Lita_Stasis_Foundation_Lecture_on_ Organ Donation[1]

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Benefits of Donating Vital Organs for Transplantation Ana Lita , Ph.D. Director – Global Bioethics Initiative New York

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Historical Perspective The Stasis Foundation Research Park biotechnology research involves the cryostorage of biological materials. The ongoing research projects concentrate on the design and development of cooling systems and storage devices for the cryopreservation of: organs for transplantation gametes and embryos for fertility purposes; tissues for regenerative medicine; whole mammalian organisms, including human patients; DNA, including those of near extinct species. The Stasis Foundation Research Park is a federally tax exempt 501(c)(3) not-for-profit charitable corporation that conducts medical and biotechnology research .

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Organ Transplantation An organ transplant is a surgical operation where a failing or damaged organ in the human body is removed and replaced with a new one. An organ is a mass of specialized cells and tissues.

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History of Organ Transplantation The first successful kidney transplant took place on Dec. 23, 1954 in Boston. Richard Herrick received a kidney from his identical twin brother, Ronald. Richard survived for eight years.

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Transplantable Organs/Tissues Organs Tissues Heart Lungs Liver Kidney Pancreas Face Hands Leg Bone Uterus Small Bowel Thymus Ovary Mouth Tongue Cornea Ear/Nose Skin Stomach Womb Spinal Cord Bone Marrow Brain Skeleton Gall Bladder Tendon

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Scarcity of Organs Problem facing both the developing and developed world: supply-demand Transplant Trends Waiting list candidates as of yesterday 4:44am 112,834 Active waiting list candidates as of yesterday 4:44pm 72,824 Transplants January - August 2011 18,953 Donors January - August 2011 9,409 *Active Candidate - A transplant candidate eligible to be considered for organ offers at a given point in time. Some transplant candidates are temporarily classified as “inactive” by their transplant center because they are medically unsuitable for transplantation or need to complete other eligibility requirements.

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US - The United Network for Organ Sharing (UNOS) On average, 106 people are added to the nation's organ transplant waiting list each day - one every 14 minutes. On average, 68 people receive transplants every day from either a living or deceased donor. On average, 17 patients die every day while awaiting an organ - one person every 85 minutes. In 2002 about 6,187 individuals died on the U.S. organ transplant waiting list because the organ they needed was not donated in time. ( www.unos.org ) Scarcity of Organs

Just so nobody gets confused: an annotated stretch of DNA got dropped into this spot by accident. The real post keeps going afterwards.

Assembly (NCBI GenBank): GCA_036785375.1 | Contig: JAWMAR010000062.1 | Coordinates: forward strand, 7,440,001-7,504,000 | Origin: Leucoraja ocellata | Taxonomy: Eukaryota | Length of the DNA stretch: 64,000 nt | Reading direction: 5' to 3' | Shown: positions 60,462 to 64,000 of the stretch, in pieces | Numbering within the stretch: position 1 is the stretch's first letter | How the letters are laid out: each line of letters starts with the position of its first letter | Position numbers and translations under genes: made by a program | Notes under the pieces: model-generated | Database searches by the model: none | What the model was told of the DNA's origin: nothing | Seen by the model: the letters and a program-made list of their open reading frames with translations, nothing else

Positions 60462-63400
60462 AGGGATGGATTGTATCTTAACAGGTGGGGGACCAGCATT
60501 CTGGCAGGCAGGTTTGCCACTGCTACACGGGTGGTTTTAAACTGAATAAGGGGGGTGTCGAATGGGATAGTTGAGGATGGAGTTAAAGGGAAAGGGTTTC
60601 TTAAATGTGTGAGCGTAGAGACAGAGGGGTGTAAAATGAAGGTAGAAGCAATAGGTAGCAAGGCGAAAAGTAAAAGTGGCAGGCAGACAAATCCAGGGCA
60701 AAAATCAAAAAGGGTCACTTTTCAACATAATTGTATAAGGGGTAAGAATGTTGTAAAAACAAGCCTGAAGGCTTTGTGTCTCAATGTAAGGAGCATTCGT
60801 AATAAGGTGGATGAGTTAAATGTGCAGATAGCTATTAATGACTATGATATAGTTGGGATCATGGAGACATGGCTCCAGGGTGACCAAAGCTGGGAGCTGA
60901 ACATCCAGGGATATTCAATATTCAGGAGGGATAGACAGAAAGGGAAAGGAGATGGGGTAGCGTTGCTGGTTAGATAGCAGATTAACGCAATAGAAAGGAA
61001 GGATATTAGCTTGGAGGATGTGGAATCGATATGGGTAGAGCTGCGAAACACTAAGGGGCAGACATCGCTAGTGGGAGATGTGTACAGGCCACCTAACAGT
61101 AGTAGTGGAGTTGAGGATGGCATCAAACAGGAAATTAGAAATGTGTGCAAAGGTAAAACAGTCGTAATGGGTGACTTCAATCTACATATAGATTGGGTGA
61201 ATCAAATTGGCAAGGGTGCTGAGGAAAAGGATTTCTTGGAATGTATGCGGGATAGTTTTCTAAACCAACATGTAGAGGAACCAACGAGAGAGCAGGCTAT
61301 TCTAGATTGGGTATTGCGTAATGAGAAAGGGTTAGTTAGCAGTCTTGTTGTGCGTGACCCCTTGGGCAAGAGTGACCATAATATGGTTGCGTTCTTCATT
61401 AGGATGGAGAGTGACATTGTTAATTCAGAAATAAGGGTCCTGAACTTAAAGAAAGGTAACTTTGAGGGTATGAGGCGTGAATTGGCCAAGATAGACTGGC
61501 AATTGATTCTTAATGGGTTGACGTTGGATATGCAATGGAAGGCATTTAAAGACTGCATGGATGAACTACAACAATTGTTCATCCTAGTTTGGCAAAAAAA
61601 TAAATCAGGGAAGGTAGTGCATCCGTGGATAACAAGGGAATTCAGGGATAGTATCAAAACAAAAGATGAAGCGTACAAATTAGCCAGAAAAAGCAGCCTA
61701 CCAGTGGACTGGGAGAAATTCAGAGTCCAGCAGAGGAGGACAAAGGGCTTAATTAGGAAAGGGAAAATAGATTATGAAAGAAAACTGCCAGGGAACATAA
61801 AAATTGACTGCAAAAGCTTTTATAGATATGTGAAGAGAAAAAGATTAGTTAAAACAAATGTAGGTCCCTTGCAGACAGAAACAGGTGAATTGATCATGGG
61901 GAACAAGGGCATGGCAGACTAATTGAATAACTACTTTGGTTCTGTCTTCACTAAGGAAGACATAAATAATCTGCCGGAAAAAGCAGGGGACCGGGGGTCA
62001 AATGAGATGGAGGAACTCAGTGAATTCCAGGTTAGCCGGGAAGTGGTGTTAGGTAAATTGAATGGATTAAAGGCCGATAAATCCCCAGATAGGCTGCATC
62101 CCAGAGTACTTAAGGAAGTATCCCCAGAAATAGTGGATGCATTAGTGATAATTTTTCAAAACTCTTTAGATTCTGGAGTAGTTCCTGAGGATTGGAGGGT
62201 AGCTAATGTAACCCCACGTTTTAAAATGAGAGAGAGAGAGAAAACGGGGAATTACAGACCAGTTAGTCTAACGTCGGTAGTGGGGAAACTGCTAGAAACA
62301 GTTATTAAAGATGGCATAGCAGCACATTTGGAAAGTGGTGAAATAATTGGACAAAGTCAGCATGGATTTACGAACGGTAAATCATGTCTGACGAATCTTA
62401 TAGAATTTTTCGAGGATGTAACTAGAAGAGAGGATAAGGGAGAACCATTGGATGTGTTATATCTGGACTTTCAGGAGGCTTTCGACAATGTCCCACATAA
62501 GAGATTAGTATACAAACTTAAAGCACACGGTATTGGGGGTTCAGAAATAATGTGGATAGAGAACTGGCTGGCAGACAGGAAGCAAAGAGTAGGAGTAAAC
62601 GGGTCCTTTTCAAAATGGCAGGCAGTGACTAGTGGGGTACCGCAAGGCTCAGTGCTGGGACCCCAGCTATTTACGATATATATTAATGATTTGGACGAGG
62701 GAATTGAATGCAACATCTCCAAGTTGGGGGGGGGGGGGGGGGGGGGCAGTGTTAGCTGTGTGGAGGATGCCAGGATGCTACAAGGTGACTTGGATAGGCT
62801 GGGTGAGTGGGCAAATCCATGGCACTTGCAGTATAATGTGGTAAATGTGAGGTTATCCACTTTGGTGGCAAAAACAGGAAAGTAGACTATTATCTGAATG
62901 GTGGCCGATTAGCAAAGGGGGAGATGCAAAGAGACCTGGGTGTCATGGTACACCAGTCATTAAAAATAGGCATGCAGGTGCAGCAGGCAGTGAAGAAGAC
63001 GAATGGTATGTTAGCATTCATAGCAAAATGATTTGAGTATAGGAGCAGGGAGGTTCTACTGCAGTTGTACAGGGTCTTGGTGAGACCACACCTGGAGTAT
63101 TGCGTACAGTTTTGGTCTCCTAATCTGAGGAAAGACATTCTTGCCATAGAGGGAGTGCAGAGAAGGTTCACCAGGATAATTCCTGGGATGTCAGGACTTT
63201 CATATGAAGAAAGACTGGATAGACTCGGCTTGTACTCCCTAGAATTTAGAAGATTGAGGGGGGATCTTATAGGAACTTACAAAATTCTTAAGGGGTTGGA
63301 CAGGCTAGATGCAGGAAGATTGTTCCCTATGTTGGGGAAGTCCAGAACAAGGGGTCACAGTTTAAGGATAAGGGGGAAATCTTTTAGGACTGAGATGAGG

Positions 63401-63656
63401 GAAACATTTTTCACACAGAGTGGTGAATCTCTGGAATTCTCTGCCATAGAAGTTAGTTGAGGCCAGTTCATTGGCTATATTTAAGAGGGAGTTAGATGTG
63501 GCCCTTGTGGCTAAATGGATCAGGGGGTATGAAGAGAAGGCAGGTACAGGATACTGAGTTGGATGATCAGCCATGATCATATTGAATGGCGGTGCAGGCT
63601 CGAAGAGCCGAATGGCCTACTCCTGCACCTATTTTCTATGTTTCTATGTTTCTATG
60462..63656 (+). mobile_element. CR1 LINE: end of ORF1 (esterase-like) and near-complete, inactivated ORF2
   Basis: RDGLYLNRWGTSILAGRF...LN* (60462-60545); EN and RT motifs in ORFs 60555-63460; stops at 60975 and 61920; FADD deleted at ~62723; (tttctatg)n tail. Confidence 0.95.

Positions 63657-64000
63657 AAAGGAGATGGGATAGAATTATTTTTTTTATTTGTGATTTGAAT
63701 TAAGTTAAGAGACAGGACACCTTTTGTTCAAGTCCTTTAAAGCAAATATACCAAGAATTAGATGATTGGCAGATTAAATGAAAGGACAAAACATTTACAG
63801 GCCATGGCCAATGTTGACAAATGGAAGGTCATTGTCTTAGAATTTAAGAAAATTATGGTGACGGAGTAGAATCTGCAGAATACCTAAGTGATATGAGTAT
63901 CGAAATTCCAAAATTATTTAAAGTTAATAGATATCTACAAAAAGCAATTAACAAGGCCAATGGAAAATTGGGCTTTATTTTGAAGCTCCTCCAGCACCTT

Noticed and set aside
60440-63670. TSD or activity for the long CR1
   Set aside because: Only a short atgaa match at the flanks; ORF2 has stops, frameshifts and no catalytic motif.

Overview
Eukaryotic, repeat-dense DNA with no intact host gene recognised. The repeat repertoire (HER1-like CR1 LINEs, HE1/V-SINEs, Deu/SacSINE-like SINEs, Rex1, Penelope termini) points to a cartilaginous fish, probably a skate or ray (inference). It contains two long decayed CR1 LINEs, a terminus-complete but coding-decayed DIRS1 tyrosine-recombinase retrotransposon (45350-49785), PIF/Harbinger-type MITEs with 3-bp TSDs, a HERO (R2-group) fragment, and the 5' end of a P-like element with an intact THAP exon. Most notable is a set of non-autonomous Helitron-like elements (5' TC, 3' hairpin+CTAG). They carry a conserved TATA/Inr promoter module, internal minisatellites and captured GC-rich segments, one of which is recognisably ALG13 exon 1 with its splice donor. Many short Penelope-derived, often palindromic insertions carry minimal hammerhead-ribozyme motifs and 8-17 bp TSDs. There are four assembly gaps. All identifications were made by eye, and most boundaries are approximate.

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OPTN o perated by UNOS Organ Procurement and Transplantation Network (OPTN) operated by the United Network for Organ Sharing (UNOS) is an independent nonprofit organization working under contract with the U.S. Department of Health and Human Services. The Organ Procurement and Transplantation Network (OPTN) maintains the only national patient waiting list and features the most comprehensive data available in any single field of Medicine.

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Tissue engineering tied up to cloning and stem cells research The goal of tissue engineering is to repair organ pathologies such as those acquired congenitally or by cancer, trauma, infection, or inflammation. It is based upon the foundations of cell transplantation and materials science. Tissue can be engineered 1) in vivo - by stimulating the body's own regeneration response with the appropriate biomaterial, or 2) ex vivo - cells can be expanded in culture, attached to a scaffold and then reimplanted into the host. Cutting Age Biotechnology

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Cutting Age Biotechnology The grown trachea before the operation performed at Bristol University using tissue engineering British doctors help perform world's first transplant of a whole organ grown in lab in 2008

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Cutting Age Biotechnology Miniature human livers grown in laboratory: Scientists have taken a leap towards creating organs for patients after successfully growing miniature human livers in the laboratory at Wake Forest University in 2010 . Cutting Age Biotechnology Scientists have grown walnut sized human livers and hope the technique will eventually allow livers to be grown for transplant into patients.

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Xenotransplantation involves the transplantation, implantation or infusion into a human recipient of either cells, tissues, or organs from a nonhuman animal source. Genetically Engineering Pigs for Xenotransplantation One of the problems holding back the use of other species to grow organs for transplant into humans is the presence of retroviruses in their genomes that could activate in humans and cause a devastating infection. There is even a risk that such an infection could turn out to be transmissible to other humans. Xenotransplantation

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Organ donation is the process by which a person can donate a healthy /vital organ to replace the unhealthy organ of another person. Types of donation : Deceased - some organs are donated after the donor has died; Living - some organ donations are made by healthy friends or relatives who make the decision to help a loved one who is experiencing organ failure . Organ Donation